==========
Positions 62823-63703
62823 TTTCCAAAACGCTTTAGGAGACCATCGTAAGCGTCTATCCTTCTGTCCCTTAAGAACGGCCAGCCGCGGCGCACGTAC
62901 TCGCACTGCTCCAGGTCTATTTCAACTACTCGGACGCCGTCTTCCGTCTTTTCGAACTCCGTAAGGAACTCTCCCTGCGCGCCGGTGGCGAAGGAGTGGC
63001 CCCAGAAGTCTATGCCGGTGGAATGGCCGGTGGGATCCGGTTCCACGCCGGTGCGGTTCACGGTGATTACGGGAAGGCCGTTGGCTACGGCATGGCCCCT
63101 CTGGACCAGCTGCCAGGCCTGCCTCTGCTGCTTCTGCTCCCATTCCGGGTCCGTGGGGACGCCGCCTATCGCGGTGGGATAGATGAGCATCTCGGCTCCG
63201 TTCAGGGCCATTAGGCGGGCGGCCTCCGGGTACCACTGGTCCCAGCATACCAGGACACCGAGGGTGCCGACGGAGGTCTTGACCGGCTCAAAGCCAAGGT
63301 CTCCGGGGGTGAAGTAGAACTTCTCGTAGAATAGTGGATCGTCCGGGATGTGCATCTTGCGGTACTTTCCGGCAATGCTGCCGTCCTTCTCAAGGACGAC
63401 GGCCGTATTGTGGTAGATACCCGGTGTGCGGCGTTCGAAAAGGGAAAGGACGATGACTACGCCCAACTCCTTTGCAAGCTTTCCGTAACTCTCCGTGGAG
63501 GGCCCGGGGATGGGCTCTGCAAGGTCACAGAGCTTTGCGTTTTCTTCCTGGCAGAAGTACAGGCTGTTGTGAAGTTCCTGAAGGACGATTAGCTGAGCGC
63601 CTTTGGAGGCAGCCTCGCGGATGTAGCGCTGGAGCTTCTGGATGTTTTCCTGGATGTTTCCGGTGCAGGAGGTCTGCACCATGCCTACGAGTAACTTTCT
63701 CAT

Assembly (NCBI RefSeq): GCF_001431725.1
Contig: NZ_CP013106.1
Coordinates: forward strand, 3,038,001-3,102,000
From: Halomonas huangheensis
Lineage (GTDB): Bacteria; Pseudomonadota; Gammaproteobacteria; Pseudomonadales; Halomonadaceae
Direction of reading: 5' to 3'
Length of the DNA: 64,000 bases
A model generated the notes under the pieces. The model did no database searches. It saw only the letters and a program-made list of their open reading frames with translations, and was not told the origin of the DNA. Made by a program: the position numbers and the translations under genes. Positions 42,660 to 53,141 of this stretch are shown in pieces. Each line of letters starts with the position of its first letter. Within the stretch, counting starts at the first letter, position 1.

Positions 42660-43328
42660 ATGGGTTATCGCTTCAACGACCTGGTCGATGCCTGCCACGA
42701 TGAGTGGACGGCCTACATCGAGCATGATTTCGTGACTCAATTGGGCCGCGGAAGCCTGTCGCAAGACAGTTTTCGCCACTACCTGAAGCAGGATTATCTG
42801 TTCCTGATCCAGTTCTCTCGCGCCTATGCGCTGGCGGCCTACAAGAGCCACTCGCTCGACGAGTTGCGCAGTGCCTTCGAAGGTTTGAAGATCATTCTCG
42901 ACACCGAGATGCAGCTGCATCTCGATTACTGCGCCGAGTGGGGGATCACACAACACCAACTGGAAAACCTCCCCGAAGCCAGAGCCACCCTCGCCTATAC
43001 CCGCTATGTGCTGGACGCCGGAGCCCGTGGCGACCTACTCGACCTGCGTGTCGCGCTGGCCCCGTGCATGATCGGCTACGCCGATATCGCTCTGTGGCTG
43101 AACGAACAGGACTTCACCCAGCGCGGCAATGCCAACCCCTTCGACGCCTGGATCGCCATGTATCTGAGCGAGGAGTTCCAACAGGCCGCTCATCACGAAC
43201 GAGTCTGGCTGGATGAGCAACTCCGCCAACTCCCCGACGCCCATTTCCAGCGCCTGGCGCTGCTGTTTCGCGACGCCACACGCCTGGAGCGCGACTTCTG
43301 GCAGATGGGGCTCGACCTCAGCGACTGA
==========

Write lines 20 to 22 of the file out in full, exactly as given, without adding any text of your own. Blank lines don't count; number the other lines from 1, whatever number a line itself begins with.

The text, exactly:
Positions 42660-43328
42660 ATGGGTTATCGCTTCAACGACCTGGTCGATGCCTGCCACGA
42701 TGAGTGGACGGCCTACATCGAGCATGATTTCGTGACTCAATTGGGCCGCGGAAGCCTGTCGCAAGACAGTTTTCGCCACTACCTGAAGCAGGATTATCTG